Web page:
Drew Barrymore’s character, Josie, speaks for everyone out there who never related to being the coolest kid in school. Now a successful adult, Josie tackles the task of being an undercover student reporting on the secret lives of high school teens. Having been teased throughout her own school years, she uses this second chance to live out the experiences she never got. She quickly realizes that while trends and fashion may change, bullies and popularity never do. Josie uses her newfound wisdom and speaks out against the hall-way tyrants to teach them a lesson about kindness and embracing your quirks. Josie’s prom speech showcases her finally standing up for herself and refusing to let the bullies win yet again. Josie also teaches us that the nerds in high school possess the brains to make it, so be nice to everyone because you may end up working for them one day.
3. Perks of Being a Wallflower: Charlies Final Letter
“And you stand up and see the lights on the buildings and everything that makes you wonder and you’re listening to that song on that drive with the people you love most in this world. And in this moment, I swear, we are infinite.”
The Perks of Being a Wallflower sparks an opened discussion on mental health and the importance of validating the emotions of young people. Charlie, a high school student, endures great loss and pain. He grapples to find purpose in a lonely and judgmental world, revealing one of his greatest internal struggle throughout the film. After finding support from friends and a teacher, Charlie begins to learn how to embrace life and adventure. He uses his love for reading and writing to cope with his overwhelming emotions and serves as a mirror to all teenagers.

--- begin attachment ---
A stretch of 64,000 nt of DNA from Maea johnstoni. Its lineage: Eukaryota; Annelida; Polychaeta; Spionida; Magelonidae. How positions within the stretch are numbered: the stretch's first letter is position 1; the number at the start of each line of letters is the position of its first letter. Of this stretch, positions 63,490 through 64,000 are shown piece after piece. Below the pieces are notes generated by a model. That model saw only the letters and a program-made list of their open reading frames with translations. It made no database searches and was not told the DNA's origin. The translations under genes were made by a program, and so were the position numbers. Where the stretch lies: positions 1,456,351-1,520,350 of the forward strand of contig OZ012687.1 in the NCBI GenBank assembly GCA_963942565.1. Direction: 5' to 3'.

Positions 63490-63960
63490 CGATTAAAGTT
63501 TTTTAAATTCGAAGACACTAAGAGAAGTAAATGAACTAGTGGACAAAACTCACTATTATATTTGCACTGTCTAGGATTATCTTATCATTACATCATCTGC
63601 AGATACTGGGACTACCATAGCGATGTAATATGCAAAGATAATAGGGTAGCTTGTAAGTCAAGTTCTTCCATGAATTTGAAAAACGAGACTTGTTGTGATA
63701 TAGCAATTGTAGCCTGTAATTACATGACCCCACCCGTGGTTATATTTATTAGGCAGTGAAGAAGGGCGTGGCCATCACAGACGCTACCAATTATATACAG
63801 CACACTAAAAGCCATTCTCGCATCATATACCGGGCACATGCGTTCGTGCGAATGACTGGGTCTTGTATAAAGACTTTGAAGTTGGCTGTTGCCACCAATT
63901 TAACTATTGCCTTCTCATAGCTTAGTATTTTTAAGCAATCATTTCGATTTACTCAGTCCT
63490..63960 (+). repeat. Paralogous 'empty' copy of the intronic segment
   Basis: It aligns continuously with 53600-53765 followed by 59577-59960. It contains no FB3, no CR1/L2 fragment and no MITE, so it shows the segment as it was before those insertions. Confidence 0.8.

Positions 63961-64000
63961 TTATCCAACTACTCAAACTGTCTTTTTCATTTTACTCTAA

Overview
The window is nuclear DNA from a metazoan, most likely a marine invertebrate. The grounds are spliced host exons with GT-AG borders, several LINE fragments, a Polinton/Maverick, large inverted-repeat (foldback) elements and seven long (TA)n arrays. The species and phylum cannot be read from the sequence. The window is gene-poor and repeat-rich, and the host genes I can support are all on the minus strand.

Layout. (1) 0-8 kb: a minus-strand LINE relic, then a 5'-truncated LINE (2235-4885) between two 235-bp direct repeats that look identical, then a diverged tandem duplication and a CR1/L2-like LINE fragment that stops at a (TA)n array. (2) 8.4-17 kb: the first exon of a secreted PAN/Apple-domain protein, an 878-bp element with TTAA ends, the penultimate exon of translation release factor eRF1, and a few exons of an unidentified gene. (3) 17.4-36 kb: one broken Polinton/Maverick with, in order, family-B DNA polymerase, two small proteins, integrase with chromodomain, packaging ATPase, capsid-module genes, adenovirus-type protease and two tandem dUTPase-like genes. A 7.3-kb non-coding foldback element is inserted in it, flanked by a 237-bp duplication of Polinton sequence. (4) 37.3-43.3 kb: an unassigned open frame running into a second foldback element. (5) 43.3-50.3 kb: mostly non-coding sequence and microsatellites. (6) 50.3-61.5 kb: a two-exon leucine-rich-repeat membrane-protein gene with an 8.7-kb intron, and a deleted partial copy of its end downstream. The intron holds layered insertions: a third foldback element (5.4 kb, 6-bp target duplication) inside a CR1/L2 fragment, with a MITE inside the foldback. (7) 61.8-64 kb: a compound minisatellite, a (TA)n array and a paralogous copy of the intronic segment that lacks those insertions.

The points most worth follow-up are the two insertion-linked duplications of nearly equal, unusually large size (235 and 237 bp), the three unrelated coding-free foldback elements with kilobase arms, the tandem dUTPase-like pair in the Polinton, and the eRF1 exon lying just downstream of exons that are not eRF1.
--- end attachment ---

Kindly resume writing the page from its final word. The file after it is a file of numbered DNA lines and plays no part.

“I love this monologue because it tells people to live in the moment…the whole movie in general allows young people to see that there is always a light at the end of the tunnel when you go through hardship,” St. John’s University freshman Ashley Ciechalski said.
We can all see a piece of ourselves in Charlie. You may fear being opened, confused by what you feel inside and trying to find yourself. Watching this scene just makes you want to go on a long car ride with your friends and blast good music, singing to your hearts fullest content. If you’re anything like my friends, you can’t forget to get a pinkity drinkity from Starbucks! Charlie projects to the audience the preciousness and fragility of life and how every moment should be treasured because we never know what the future holds.
2. Breakfast Club: You see us as you want to see us
“You see us as you want to see us… In the simplest terms and the most convenient definitions. But what we found out is that each one of us is a brain…and an athlete…and a basket case…a princess…and a criminal.”